Wheat

C.O.R.N. Newsletter Articles

  1. Stored Corn

    Managing stored grain throughout the winter is an important part of your grain marketing plan for farm profitability. This winter we are already receiving reports of stored grain going out of condition, which can lower the value and be a hazard to those working around the grain facility. At a minimum, stored grain that has gone out of condition can cause health hazards, especially when grain dust contains mold and bacteria. Out of condition grain can also form a crust or stick to the bin walls and if someone enters the bin for any reason an entrapment could occur.

    Issue: 2020-02
  2. Author(s): Alexander Lindsey

    Additional authors: Andrew Evans, OSU Horticulture & Crop Science and John Armstrong, Ohio Seed Improvement Association

    Issue: 2020-01
  3. Author(s): Laura Lindsey , Author(s): Matthew Hankinson

    Yield results from the 2019 Ohio Wheat Performance Test are online at: https://www.oardc.ohio-state.edu/wheattrials/default.asp?year=2019 Disease information will be available soon.

    Issue: 2019-24
  4. Author(s): Dee Jepsen , Author(s): Pierce Paul

    This year, due of the wet conditions we experienced during the spring, Fusarium head blight, also known as head scab, developed in a few localized areas of the state. Grain harvested from scab-affected fields is often contaminated with vomitoxin and other mycotoxins, because the disease and toxins go hand in hand. Severely affected kernels are usually small, shriveled, lightweight, covered with pinkish-white fungal mycelium, and most importantly, heavily contaminated with mycotoxins.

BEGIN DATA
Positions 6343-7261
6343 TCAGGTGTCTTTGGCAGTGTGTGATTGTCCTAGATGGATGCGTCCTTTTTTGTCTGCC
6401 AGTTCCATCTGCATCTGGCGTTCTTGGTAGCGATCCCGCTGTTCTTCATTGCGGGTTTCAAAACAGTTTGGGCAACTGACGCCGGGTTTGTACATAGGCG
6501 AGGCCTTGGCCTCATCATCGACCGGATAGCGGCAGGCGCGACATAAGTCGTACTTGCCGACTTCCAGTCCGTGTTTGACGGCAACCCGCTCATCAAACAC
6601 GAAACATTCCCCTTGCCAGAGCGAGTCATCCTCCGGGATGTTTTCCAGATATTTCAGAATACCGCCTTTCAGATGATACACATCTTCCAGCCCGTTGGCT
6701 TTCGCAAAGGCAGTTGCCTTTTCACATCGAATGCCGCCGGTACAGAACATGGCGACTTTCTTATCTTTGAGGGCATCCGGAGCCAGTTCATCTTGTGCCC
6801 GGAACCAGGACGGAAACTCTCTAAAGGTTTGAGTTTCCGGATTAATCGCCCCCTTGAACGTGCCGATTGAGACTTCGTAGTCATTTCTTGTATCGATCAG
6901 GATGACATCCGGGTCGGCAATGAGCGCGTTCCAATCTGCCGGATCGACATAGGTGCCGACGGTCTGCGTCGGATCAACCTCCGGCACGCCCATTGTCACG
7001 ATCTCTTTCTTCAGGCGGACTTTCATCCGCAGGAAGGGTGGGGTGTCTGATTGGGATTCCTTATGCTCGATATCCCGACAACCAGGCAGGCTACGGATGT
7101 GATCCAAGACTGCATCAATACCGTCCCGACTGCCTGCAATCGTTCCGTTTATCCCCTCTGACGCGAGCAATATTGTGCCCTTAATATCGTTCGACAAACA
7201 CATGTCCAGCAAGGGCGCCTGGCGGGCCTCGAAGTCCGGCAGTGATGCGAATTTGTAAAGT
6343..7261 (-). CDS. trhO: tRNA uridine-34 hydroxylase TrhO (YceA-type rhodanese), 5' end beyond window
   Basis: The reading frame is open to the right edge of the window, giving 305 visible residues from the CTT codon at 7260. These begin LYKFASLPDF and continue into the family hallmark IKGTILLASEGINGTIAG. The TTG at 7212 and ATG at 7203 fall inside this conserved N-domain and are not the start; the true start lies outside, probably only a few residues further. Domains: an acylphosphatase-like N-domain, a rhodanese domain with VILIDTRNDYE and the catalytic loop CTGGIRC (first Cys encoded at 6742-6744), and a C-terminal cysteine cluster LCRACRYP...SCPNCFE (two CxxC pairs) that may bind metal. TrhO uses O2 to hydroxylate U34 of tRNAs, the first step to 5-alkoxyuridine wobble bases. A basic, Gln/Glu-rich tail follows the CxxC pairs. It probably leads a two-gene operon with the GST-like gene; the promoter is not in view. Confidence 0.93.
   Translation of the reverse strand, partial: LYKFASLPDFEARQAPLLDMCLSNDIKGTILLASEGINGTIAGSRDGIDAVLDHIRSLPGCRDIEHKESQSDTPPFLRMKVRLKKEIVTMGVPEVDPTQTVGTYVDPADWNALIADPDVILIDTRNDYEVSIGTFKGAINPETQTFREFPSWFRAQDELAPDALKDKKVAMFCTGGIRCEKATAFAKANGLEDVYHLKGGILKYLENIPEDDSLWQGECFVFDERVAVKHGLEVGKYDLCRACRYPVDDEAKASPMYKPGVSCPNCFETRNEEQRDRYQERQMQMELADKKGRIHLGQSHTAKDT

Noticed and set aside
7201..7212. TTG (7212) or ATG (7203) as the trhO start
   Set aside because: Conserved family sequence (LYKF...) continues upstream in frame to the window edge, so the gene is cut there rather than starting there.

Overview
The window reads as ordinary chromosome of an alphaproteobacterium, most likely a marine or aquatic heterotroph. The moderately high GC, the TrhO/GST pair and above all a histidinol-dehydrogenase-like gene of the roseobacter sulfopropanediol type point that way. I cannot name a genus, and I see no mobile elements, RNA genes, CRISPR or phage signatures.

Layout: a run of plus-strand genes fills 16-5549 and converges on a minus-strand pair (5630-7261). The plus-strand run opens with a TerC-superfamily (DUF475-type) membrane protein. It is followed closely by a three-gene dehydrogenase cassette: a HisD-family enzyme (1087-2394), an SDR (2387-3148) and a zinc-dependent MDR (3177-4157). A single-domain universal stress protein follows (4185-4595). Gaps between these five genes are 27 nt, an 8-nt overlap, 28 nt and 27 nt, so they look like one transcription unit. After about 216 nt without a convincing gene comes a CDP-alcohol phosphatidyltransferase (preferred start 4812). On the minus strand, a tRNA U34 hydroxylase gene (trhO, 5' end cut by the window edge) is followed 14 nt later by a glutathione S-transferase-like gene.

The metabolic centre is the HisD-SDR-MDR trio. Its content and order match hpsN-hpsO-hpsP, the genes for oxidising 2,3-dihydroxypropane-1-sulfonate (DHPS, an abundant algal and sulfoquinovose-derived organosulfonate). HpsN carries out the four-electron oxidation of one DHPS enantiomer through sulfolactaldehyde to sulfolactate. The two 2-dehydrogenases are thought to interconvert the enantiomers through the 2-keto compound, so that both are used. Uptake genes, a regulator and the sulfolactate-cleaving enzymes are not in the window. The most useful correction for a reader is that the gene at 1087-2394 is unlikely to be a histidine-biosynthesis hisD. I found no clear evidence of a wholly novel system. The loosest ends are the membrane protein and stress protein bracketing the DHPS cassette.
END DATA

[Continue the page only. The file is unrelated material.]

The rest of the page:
Issue: 2019-22
  5. Growing Wheat
    Author(s): Pierce Paul

    Most of the wheat fields in the northern half of the state reached anthesis last week. The remaining fields will reach this critical growth stage during this week. According to the scab forecasting system (www.wheatscab.psu.edu), the risk for Fusarium head blight (FHB; commonly referred to as head scab) has been moderate-to-high over the last 5-7 days on susceptible varieties planted in the northwest corner of the state.

    Issue: 2019:16

Publications

  1. Wheat Disease Management in Ohio, Bulletin 785. Effective disease management requires knowledge of the important yield-limiting diseases most likely to occur in Ohio. This bulletin addresses the essential components of the disease symptoms with color images, the environmental factors favoring the disease, the method of transmission and infection, and management options for the major diseases affecting wheat in Ohio.

  2. Improving Wheat Profits in Ohio, Bulletin 938. This bulletin provides an up-to-date description of products and practices that reduce production costs and increase wheat yields and profits. Each topic follows a "bolt & nut approach'' to crop management and is presented and illustrated in an easily understood format.

  3. 06/2019

    Corn, Soybean, Wheat and Alfalfa Field Guide, Bulletin 827.Looking for a handy guide to take to the field to diagnosis various pest and production problems? This guide is the answer! You will want one of these guides in the truck and maybe a second in the tractor.

  4. 04/2017

    Ohio Agronomy Guide 15th Edition, Bulletin 472. The newly revised Ohio Agronomy Guide serves as the official compilation of adaptive results and recommendations from research and educational programs. Described in this manual is information on Ohio's climate and soil, soil and water management, soil fertility, and corn, small grain, and forage crop production and management. Also, seed evaluation and weed control for the previously listed crops are discussed.

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